The second house in Arts & Architecture magazine’s Case Study Houses program shows the hallmarks of the series: an emphasis on light-soaked living areas, indoor-outdoor living, strong horizontal lines dominated by a flat roof, and so on. It is distinguished, though, by particularly creative details linking the indoor and outdoor areas, and by a strong awareness of function.
At first glance the house is deceptively straightforward: a row of square rooms all fronted with floor-to-ceiling glass (with some panels divided into louvered windows), along with that familiar flat roof, give it a blocky appearance. But the architects included plenty of elements to offset those severe lines—starting with the most dramatic feature, a waving wall extending right from the border of the property to the house, providing privacy for the southern terrace and garden.
This curving wall continues from the carport directly into the entrance hall. Not only that, but the flower bed which it shelters on the garden side extends to indoor planting. Similarly, on the opposite side of the living area, the line of the hearth extends right through the window wall to the outdoor terrace. (Those window walls ensure of course that these details cannot be missed—as is apparent when walking through Archilogic’s 3D model.) Continuity of the color scheme (originally dark flooring and light ceilings, both inside and out) also furthered the aim of minimizing the separation between indoor and outdoor areas.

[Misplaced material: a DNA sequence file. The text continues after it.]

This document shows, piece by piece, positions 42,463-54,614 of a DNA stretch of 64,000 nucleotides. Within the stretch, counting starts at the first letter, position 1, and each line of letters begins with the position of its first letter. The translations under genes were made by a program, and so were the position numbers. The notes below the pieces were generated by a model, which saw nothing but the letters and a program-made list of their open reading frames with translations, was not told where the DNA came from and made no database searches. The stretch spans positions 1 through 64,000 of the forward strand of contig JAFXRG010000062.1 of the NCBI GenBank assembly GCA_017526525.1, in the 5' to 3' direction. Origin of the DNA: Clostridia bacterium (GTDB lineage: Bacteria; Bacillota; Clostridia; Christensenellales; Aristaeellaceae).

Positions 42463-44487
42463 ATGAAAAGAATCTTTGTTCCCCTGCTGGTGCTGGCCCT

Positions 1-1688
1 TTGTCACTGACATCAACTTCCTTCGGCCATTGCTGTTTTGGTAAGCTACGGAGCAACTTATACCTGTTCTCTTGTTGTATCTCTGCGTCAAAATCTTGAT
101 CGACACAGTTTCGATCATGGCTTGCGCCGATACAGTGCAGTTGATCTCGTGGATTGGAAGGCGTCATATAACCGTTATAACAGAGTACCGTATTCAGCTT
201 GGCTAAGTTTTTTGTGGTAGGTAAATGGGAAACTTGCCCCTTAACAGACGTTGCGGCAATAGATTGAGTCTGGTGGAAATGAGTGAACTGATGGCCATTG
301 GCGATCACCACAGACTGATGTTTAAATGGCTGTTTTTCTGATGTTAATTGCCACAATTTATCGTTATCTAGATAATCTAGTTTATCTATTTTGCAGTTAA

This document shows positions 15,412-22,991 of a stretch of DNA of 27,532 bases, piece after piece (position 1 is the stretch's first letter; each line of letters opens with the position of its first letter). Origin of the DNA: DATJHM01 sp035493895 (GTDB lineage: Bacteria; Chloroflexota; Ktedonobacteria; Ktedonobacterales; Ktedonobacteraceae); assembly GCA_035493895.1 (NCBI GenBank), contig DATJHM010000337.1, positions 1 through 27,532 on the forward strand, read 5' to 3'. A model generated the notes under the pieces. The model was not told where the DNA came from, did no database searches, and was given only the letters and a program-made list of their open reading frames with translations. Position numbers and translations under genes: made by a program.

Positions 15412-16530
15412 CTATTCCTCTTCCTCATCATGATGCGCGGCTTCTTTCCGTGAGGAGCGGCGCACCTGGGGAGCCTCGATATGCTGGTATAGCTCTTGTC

Another striking detail is the wedge shape used for cabinets and other features throughout the house. The living room has two of these cases—one continuous with the angled hearth, one dividing the entrance hall from the dining area—and they are echoed in the bathrooms, ensuring that even these mundane areas feel far from prosaic. Outdoors, too, the tapering terraces prevent any sense of rigidity.
The house was designed for a family of four with a fondness for entertaining, and the practicalities were not overlooked. Both the entrance case and the pass-through kitchen countertop provide bar storage, while terraces on both north and south offer welcoming spaces in all weather (both a swimming pool and badminton court were also planned). Built-in cupboards in the bedrooms ensured ample storage, not to mention the extensive storage possibilities in the service yard, where a room with deep freeze allowed for quick offloading from the car.
Experiencing this house in 3D really brings home the effectiveness of the indoor-outdoor design—the full-length windows on both sides of the house create a sense of vast space and openness, with the continuous lines of the serpentine wall and the hearth pulling the outside in. Although intended to maximize space, the concept relies on a fairly high square footage, both indoors (since furniture must be arranged away from the outside walls) and out (given the loss of privacy). But given a certain minimum of space, all that glass and light serves to double it.